Team Block’s nine-year-old Illinois bred Cammack got the fourteenth win of his career in the fifth race Saturday June 8 going 1 1/16th-miles over a Good turf course.
Owned by Team Block and trained by Chris Block, Cammack broke his maiden at first asking back in 2013. After one other victory later that year, it would be three years before he would find the Arlington winners circle again. He made his return to Arlington in May of 2016 kicking off a five-race win streak, which included a win in the 2016 Black Tie Affair Handicap.
“He started off okay early on,” Block said. “We had high hopes for him early and he did okay, but he really got consistent and came into himself as he got older,” he said. “Even now at nine, he’s still got it.”
Cammack has always been a special horse to trainer Chris Block who trained his half-brother Fort Prado. Fort Prado not only won the Black Tie Affair four times (2005-07, 2009) but was also Illinois Horse of the Year in 2006 as well as a leading sire in the state for many years.
“Cammack has always been special to us not only for what he’s accomplished on the racetrack but also because he’s the half to Fort Prado,” said Block. “Fort Prado was a champion and very successful in all aspects so to have Cammack still here in my barn makes it pretty special,” he said.
Cammack is also a special horse in the Block barn due to his name. Cammack was named after Addison Cammack who was highly respected by all of Illinois horsemen and served as the shipping agent at Arlington for 30 years.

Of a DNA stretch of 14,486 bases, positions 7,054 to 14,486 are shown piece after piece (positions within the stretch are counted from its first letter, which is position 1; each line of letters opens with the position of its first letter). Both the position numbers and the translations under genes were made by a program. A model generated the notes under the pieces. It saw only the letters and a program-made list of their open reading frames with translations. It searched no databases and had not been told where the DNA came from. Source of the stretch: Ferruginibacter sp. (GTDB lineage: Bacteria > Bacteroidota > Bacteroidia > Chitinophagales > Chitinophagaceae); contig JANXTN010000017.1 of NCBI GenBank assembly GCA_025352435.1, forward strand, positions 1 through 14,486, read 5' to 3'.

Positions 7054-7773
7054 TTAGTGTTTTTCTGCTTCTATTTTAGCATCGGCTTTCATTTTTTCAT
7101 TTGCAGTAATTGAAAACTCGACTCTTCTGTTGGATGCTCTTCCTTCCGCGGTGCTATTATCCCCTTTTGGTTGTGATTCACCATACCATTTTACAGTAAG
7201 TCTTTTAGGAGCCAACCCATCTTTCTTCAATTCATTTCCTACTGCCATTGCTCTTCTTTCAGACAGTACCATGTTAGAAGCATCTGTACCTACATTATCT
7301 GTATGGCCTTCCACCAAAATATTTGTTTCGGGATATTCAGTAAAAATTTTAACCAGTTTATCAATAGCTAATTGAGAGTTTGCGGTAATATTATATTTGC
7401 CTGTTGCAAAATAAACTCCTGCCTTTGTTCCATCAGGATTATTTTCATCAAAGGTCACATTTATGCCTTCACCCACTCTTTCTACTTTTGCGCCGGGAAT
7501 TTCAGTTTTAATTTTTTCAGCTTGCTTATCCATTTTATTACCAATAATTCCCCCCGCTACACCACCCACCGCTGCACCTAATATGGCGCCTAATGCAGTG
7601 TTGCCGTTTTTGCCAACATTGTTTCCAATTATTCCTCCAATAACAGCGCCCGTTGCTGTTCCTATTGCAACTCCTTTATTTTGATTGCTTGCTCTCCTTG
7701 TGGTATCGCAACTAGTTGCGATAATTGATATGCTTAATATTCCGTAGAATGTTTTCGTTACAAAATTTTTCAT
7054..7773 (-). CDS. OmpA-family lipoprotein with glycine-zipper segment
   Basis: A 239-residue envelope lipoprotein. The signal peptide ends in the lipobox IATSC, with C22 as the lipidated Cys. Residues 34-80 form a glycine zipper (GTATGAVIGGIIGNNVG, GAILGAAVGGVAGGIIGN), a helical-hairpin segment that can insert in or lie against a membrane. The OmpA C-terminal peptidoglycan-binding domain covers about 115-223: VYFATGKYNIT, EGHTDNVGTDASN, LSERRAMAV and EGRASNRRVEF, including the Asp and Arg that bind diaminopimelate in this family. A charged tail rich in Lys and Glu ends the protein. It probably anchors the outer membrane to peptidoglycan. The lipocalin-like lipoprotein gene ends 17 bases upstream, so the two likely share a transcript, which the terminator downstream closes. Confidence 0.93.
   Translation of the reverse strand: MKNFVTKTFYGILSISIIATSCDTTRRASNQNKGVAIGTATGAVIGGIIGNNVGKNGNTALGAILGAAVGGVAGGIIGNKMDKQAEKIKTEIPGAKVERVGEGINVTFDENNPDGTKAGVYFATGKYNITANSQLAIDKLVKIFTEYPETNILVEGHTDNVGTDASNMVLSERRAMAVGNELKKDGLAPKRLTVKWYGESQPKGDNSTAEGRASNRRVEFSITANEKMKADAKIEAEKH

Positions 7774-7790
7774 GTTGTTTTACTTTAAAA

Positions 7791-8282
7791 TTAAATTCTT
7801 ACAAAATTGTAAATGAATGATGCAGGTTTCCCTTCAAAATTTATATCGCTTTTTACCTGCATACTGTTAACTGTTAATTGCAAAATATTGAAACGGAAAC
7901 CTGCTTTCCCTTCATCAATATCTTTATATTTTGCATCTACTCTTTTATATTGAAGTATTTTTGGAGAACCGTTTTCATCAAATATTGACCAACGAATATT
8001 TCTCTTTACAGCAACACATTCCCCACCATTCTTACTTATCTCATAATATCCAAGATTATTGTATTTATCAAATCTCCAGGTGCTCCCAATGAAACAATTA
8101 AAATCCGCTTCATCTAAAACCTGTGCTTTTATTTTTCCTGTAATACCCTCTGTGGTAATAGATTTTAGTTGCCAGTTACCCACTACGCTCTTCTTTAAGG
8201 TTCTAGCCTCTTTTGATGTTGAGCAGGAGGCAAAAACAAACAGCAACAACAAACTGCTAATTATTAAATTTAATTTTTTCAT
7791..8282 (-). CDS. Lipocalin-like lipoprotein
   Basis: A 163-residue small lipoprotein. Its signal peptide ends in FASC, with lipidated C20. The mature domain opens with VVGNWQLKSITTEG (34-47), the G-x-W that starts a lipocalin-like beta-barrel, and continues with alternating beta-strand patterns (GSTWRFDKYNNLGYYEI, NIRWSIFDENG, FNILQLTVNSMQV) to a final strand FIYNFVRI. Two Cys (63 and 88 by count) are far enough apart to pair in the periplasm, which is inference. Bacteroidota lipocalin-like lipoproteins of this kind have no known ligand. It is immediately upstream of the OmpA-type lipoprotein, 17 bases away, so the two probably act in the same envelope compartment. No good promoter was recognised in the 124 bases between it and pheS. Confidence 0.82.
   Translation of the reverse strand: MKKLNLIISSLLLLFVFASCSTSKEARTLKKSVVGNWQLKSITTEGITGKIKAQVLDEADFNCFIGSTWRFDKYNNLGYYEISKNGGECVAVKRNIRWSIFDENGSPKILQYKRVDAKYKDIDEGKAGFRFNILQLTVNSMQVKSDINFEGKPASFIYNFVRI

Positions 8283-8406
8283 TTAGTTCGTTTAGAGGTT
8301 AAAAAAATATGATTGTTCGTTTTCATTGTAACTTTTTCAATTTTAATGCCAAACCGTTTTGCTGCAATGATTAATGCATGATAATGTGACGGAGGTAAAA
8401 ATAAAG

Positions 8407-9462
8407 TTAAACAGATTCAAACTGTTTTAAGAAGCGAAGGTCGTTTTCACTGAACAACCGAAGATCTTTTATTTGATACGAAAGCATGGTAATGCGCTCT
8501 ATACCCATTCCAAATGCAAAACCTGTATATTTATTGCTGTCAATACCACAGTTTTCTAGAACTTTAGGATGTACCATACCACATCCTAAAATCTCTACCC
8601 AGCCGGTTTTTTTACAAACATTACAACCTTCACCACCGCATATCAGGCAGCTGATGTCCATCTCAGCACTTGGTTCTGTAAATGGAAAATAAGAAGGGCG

“Addison Cammack was a dear friend of mine,” Block said. “Before I was even a trainer everyone around here knew him and loved him. He became a friend of my family and my team. When he passed away from lung cancer, we decided to name this horse after him,” he said.
Now at nine-years-old the son of Giant’s Causeway is still showing no signs of slowing down. Since returning to Arlington for the 2019 meet, Cammack has a win and a second place finish so far.
“Every year he acts younger than he actually is,” said Block. “It’s really nothing that we’ve done. He knows what he’s doing in the mornings. He’ll go out there and train himself so it’s really a testament to him and how he has handled himself throughout his career,” he said.
“We’ll keep him in Allowance Optional claimers here hoping that they keep filling,” explained Block. “He’s still a sharp and competitive horse and we haven’t seen any signs of him slowing down.”
Cammack has earned over $470,000 in his 41 career starts so far. His lifetime record is 41-14-5-5 and he is a multiple time stakes winner. His last three victories have been over the turf course, which he is expected to stay on this Arlington meet and inch his way closer to the half-million dollar career lifetime earnings mark.